Justice Department asks Seattle judge to defer action on Trump order

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By Dan Levine

<span class="articleLocation”>The U.S. Justice Department said on Monday a
U.S. appeals court should fully review the suspension of
President Donald Trump’s temporary travel ban from seven-Muslim
majority countries before any more proceedings take place before
a Seattle federal judge.

Trump’s order, which he called a national security measure
meant to head off attacks by Islamist militants, barred people
from Iran, Iraq, Libya, Somalia, Sudan, Syria and Yemen from
entering for 90 days and all refugees for 120 days, except
refugees from Syria, who were banned indefinitely.

U.S. District Judge James Robart in Seattle suspended
Trump’s order after its legality was challenged by Washington
state, eliciting a barrage of angry Twitter messages from Trump
against the judge and the court system. That ruling was upheld
by the 9th U.S. Circuit Court of Appeals in San Francisco last
week, raising questions about Trump’s next step.

Following the 9th Circuit’s decision, Trump announced the
possibility of a “brand new order” that could be issued as soon
as this week. Trump gave no details of any new ban he is
considering.

He might rewrite the original order to explicitly exclude
green card holders, or permanent residents, a congressional aide
familiar with the matter, who asked not to be identified, told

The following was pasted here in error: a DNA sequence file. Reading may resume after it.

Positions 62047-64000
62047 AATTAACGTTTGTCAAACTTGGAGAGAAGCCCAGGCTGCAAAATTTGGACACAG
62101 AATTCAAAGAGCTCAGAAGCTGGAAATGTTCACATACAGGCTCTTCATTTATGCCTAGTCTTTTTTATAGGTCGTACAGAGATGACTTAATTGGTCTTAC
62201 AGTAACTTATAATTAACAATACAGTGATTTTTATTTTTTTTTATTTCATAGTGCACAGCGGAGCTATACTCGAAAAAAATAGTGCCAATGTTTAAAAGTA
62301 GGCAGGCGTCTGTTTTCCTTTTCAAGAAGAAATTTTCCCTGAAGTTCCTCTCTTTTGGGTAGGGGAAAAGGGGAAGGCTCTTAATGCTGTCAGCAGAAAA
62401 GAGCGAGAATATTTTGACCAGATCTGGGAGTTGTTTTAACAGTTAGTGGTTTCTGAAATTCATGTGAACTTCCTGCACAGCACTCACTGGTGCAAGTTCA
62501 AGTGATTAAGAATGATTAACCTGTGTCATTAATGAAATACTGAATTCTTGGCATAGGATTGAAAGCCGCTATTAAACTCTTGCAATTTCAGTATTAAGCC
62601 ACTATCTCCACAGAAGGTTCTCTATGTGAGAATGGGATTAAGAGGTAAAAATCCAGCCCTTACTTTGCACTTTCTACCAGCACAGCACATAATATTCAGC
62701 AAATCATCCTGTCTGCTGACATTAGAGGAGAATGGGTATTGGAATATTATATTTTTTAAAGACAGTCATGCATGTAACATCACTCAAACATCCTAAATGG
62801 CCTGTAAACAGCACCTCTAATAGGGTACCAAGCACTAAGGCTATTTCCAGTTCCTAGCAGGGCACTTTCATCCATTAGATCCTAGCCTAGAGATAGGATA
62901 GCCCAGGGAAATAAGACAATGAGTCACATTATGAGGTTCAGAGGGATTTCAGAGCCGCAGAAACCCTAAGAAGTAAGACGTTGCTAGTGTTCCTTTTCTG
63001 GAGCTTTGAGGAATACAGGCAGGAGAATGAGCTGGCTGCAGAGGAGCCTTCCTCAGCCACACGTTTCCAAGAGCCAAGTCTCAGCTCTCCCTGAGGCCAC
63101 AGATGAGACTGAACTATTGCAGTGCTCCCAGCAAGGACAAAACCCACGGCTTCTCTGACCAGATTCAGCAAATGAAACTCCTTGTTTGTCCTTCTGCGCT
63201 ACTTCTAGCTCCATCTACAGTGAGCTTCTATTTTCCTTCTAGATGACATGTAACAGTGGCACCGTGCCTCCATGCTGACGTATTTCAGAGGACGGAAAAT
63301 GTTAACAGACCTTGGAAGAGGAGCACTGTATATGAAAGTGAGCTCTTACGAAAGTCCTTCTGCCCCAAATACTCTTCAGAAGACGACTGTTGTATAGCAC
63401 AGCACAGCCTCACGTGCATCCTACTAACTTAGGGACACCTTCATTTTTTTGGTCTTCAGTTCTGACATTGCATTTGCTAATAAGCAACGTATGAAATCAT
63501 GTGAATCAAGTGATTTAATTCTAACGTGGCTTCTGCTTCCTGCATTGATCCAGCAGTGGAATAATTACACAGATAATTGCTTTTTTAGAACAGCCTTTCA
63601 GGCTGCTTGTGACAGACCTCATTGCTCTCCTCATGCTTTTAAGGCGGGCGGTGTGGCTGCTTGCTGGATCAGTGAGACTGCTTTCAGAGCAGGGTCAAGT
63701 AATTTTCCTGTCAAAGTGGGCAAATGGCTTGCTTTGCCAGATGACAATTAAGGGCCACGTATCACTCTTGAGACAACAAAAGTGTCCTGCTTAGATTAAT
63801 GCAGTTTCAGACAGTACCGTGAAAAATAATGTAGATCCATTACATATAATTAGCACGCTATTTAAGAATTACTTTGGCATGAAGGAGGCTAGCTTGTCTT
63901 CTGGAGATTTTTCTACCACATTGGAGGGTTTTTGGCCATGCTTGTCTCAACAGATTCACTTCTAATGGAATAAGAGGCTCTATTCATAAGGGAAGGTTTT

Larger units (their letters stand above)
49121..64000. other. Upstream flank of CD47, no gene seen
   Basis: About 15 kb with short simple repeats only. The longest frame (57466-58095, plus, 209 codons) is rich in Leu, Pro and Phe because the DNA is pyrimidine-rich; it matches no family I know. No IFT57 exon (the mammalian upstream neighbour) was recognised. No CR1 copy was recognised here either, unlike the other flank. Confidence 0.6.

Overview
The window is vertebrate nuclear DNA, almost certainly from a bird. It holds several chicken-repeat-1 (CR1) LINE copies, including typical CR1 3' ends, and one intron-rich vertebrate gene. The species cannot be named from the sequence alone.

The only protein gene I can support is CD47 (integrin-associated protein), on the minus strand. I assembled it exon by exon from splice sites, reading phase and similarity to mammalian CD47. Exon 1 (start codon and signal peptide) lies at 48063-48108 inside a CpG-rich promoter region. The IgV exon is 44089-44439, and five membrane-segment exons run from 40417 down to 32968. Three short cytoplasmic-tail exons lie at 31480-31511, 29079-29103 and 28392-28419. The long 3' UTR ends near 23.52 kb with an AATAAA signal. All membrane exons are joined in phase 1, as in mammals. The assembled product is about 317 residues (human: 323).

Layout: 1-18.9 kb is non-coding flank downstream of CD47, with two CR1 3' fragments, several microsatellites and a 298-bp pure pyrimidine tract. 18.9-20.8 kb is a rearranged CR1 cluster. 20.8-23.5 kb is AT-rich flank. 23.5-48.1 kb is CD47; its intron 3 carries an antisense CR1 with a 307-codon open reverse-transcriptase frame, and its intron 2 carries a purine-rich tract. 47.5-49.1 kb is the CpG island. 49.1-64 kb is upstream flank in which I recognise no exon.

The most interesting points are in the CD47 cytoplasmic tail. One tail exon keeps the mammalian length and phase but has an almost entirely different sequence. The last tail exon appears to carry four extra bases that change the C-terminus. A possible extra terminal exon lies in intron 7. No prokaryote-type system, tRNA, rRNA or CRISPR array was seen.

Reuters last week.

The Justice Department, in a court filing on Monday, did not
discuss the possibility of a new executive order. It said,
however, that Robart should hold off from further action for now
given activity at the appeals court.

An unidentified judge on the 9th Circuit on Friday requested
that the court’s 25 full-time judges vote on whether the
temporary block of Trump’s travel ban should be reheard before
an 11-judge panel, known as en banc review. The 9th Circuit
asked both sides to file briefs by Thursday.

The Justice Department did not say on Monday what position
it would take on the 9th Circuit’s en banc decision, or whether
it would ultimately appeal the suspension to the Supreme Court.

But it said the outcome of the 9th Circuit’s process “will
likely inform” what additional proceedings are necessary in
Seattle.

In a separate court filing on Monday, Washington’s attorney
general said a Seattle judge should immediately allow discovery
into the merits of its case.

Robart has scheduled a hearing to take place on the issue
later on Monday.



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